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Given a $4d$ simplicial complex (a triangulation of $4$-manifold), is there any relation between the number of $2$-simplices (triangles) and the number of $1$-simplices (edges)? Generically, is the number of $2$-simplices always greater than the number of $1$-simplices? Thanks!

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Perhaps the best results in this direction are given by Klee's Dehn-Somerville equations:

Klee, V., A combinatorial analogue of Poincar\'e's duality theorem, Can. J. Math. 16, 517-531 (1964). ZBL0134.42403.

These give linear relations between the numbers of faces of different dimensions of a combinatorial manifold (and the Euler characteristic in the even dimensional case).

Let $f_i=f_i(M)$ denote the number of $i$-dimensional faces of a combinatorial manifold $M$ with Euler characteristic $\chi=\chi(M)$. If $M$ is orientable and $4$-dimensional, then Theorem 3.2 in the cited paper gives that the vector $$ (\frac12\chi,f_0,f_1,\ldots, f_4) $$ is a linear combination of the rows in the matrix $$ \left(\begin{array}{cccccc} 1 & 2 & & & & \newline & 1 & 3 & 2 & & \newline & & 1 & 4 & 5 & 2 \end{array}\right). $$ From this it can be deduced that $$ f_2 = 4f_1-10f_0 +10\chi. $$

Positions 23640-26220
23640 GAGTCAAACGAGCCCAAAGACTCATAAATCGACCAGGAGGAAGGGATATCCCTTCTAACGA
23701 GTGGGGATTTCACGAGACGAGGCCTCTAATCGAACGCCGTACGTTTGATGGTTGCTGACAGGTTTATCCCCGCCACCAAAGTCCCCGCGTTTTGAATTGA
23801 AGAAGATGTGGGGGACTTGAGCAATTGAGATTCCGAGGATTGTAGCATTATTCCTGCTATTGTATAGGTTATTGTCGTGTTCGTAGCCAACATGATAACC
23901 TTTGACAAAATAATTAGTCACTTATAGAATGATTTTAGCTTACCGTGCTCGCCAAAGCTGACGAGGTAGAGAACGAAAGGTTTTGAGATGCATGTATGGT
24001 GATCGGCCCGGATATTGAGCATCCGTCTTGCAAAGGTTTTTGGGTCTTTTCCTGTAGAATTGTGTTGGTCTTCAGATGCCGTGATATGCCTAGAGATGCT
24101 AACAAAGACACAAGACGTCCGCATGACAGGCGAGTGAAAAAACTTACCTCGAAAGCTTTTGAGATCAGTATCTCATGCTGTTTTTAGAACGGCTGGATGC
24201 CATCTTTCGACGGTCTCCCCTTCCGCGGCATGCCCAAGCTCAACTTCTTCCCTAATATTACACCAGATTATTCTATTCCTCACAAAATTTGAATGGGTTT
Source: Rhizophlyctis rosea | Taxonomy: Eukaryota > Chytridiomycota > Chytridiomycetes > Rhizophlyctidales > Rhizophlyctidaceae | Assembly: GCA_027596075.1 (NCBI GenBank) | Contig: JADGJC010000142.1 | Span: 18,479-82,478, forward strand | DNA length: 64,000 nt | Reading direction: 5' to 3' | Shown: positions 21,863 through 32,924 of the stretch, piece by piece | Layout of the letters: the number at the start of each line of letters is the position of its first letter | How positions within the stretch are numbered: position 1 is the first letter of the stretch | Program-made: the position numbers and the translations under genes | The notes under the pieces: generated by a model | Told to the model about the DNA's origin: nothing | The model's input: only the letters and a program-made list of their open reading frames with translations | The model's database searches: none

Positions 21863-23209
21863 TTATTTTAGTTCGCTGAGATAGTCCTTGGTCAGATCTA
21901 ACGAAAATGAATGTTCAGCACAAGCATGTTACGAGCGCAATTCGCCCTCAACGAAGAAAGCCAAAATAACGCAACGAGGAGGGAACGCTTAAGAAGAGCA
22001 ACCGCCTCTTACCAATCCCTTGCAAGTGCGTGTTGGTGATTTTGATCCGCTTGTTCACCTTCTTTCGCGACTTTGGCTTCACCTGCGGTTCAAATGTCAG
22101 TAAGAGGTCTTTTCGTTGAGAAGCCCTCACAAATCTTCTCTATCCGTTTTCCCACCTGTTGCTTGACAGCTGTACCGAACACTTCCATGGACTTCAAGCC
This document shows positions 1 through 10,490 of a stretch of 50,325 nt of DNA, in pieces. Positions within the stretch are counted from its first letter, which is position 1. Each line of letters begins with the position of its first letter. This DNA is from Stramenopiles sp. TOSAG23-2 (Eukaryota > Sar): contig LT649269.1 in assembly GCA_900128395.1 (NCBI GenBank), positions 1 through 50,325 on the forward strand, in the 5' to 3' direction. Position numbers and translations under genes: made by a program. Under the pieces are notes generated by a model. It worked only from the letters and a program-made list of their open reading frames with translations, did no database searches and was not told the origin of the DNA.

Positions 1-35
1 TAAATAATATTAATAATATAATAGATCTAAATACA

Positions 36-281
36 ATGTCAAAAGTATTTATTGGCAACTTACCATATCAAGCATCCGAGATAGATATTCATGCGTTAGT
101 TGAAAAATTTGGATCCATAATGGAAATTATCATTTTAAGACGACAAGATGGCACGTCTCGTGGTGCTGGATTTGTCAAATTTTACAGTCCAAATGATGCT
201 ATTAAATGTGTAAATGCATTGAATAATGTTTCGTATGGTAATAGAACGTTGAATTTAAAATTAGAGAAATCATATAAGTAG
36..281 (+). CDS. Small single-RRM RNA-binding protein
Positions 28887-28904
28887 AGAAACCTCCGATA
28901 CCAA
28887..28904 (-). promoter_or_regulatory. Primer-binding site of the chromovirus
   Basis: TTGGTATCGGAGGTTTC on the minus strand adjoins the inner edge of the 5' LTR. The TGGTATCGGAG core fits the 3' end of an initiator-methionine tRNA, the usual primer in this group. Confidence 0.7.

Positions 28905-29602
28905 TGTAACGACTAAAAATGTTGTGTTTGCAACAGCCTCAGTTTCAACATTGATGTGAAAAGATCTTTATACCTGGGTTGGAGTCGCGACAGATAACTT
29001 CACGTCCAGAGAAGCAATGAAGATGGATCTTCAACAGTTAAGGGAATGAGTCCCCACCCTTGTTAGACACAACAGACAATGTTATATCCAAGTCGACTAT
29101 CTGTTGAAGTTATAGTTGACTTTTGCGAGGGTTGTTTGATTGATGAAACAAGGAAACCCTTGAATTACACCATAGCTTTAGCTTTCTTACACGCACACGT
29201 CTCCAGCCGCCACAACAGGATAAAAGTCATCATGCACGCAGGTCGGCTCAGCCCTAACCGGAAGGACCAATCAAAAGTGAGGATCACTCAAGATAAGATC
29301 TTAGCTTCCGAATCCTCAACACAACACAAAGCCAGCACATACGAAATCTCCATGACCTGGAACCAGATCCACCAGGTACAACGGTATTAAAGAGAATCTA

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The answer is yes for pure abstract simplicial complexes. Thus we consider a finite set $X$ and a system of subsets $S$ in $X$, such that $S$ is closed under taking subsets, every $s \in S$ has at most $5$ elements and is contained in at least one $t\in S$ with $5$ elements.

Denote by $m$ the number of $s\in S$ with $2$ elements and by $n$ the number of elements $t\in S$ with $3$ elements. (These are the numbers of one-dimensional and two-dimensional simplices in the abstract simplicial complex $(X,S)$, respectively.)

Let $Y$ be the set of pairs $(s,t)$, such that $s$,$t\in S$, $\# s=2$, $\# t=3$, and $s$ is contained in $t$. Then the number of elements in $Y$ equals $3n$. In fact every $t\in S$ with three elements, contains exactly three subsets of cardinality two.

On the other hand, every $s\in S$ with $\# s=2$, is contained in at least one $v\in S$ with $\# v=5$. Now, there are three different $t$ such that $s\subset t \subset v$ and $\# t =3$. All these $t$ are elements of $S$. Therefore the number of elements in $Y$ is at least $3m$.

Hence $3n \ge 3m$, which is equivalent to $n\ge m$.

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  • $\begingroup$ This is a nice argument, but a bit heavy notationally. In order to follow it, I found it helpful to translate "$s$ with $\#s=2$" into "edges", etc, and likewise, use more descriptive names for $n,m,Y$ and so on (for example, $Y$ is the set of flags). $\endgroup$ – Victor Protsak May 25 '17 at 13:35

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